T-SQL Tutorial

Temporary User-defined procedures

In SQL Server, temporary user-defined procedures can be stored in the tempdb database. This can be useful when you need to create a procedure that is only needed for the duration of a session or a particular task.

When a temporary user-defined procedure is created, it is stored in the tempdb database and has a name that begins with a pound sign (#). This naming convention helps to distinguish temporary procedures from regular, permanent procedures.


To create a temporary user-defined procedure in SQL Server uses the following syntax:

USE tempdb;
-- Procedure code goes here


To create a temporary user-defined procedure, you can use the CREATE PROCEDURE statement with the added keyword "tempdb" to specify that the procedure should be created in tempdb. Here is an example:

SELECT * FROM SomeTable WHERE SomeColumn = 'SomeValue'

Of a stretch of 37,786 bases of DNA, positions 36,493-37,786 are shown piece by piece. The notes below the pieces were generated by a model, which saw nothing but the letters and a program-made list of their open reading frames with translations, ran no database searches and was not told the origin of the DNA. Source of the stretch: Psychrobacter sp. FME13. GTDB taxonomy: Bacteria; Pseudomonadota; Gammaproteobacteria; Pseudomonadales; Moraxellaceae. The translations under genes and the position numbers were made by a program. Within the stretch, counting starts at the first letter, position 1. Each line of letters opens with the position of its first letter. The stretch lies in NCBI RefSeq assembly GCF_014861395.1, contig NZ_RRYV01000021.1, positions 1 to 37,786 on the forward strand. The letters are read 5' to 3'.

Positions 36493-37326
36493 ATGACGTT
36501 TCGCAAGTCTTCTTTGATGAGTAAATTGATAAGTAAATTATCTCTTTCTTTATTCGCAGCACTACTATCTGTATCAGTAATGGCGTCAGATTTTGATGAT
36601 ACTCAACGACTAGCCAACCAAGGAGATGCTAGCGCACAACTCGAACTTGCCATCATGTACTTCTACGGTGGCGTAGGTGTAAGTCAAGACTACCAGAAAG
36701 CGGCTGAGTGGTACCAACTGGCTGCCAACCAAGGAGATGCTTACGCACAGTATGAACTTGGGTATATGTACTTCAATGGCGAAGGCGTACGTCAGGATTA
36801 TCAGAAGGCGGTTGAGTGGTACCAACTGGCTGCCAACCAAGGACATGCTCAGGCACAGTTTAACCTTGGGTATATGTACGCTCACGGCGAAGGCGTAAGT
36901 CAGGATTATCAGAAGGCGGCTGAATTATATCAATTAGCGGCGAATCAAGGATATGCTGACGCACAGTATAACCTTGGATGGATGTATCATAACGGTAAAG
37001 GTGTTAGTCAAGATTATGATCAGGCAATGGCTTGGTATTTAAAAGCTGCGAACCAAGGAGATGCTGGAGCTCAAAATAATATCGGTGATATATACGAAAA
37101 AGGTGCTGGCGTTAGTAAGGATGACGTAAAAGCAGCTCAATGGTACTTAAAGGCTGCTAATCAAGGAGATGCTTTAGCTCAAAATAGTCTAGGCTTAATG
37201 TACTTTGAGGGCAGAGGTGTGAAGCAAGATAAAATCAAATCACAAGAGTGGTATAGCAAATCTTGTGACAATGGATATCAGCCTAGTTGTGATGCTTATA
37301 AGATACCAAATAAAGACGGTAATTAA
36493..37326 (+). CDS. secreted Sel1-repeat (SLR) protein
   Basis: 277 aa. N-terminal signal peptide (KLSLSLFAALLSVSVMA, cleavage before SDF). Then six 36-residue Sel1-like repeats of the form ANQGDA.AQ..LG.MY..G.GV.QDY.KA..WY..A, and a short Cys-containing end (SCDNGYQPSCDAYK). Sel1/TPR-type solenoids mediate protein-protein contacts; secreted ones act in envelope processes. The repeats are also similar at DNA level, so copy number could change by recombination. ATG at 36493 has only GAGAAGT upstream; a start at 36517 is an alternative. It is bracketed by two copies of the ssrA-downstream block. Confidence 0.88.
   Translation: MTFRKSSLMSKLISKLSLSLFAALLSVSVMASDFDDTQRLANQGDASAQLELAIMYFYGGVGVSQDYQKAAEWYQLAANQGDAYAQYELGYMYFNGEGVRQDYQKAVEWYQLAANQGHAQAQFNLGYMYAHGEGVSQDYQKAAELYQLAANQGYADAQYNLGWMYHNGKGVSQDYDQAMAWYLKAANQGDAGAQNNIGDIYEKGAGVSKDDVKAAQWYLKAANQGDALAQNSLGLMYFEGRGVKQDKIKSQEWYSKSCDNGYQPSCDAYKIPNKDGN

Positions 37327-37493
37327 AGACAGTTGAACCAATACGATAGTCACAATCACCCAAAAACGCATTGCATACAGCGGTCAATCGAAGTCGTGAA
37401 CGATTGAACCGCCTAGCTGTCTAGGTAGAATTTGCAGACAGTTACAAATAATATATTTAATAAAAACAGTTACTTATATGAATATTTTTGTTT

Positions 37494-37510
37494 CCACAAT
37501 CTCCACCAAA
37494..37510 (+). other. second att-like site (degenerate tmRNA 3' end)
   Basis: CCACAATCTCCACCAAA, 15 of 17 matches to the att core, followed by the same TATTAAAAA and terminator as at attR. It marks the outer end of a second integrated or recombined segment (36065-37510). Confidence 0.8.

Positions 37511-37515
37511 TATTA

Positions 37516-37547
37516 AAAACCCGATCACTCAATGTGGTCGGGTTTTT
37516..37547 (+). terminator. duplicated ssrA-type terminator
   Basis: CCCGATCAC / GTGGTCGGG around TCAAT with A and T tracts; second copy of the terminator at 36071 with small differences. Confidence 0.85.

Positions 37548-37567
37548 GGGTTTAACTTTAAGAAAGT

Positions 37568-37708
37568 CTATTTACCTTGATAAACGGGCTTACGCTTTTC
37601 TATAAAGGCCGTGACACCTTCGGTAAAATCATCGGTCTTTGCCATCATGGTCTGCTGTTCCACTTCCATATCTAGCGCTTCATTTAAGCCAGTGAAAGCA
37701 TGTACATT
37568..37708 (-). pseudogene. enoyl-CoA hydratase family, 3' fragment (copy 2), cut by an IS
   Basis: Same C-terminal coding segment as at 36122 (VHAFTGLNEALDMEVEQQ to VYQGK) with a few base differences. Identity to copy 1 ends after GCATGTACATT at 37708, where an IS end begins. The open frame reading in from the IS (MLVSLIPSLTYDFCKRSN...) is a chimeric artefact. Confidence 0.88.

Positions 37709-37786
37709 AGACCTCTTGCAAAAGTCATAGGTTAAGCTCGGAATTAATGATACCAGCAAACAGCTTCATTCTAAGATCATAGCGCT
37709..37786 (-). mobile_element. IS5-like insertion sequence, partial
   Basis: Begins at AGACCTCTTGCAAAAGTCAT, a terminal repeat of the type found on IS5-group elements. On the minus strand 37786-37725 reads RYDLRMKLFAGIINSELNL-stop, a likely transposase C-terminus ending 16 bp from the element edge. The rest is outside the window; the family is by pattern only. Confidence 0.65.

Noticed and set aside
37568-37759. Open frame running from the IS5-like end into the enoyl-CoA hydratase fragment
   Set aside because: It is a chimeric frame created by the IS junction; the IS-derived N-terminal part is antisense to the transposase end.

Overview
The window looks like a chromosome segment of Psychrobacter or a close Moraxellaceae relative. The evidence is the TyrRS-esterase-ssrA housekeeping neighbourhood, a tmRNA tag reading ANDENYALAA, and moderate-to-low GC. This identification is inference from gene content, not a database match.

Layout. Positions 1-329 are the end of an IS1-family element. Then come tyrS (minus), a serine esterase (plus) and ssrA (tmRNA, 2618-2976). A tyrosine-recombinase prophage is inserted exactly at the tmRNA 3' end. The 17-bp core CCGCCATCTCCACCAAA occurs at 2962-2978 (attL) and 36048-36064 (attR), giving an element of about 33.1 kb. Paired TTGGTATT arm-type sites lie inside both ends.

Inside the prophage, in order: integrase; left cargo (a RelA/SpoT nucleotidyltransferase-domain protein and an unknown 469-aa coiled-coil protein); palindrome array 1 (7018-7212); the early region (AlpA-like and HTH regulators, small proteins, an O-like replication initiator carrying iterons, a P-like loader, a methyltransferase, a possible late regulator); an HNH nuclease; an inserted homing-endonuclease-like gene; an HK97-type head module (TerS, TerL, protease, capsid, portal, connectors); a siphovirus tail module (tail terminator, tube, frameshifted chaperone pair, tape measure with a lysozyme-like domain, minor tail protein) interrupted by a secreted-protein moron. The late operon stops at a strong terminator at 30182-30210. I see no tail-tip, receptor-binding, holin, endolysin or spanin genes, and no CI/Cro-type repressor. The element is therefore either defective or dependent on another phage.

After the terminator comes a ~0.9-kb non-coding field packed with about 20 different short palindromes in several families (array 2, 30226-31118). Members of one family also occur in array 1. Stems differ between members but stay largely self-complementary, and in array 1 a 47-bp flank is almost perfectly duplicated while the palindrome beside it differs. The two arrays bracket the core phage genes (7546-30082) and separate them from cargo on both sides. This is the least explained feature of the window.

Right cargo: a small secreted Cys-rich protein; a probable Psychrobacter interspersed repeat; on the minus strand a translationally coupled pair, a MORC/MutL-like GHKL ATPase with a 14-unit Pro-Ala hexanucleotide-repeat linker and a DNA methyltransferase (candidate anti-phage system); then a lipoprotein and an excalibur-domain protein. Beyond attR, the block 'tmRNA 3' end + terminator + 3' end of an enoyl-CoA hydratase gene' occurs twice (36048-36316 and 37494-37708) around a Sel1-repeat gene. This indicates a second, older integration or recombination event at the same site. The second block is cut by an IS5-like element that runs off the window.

In this example, we are creating a temporary stored procedure named #tempProcedure. The # prefix indicates that it is a temporary object that is only available for the current session. The procedure selects all rows from SomeTable where SomeColumn is equal to 'SomeValue'.

Once the procedure is created, you can call it just like any other stored procedure. When the session or task that created the temporary procedure ends, the procedure is automatically dropped from tempdb. If you try to call the procedure after the session or task has ended, you will receive an error message stating that the procedure does not exist.

It is important to note that temporary procedures can only be accessed within the same session or task in which they were created. If you need to share the procedure between multiple sessions or tasks, you will need to create a global temporary procedure instead, which begins with a double pound sign (##) instead of a single pound sign (#).

In conclusion, storing temporary user-defined procedures in tempdb can be a convenient way to create procedures that are only needed for a short period of time. However, it is important to be aware of the limitations and scope of temporary procedures to ensure that they are used appropriately.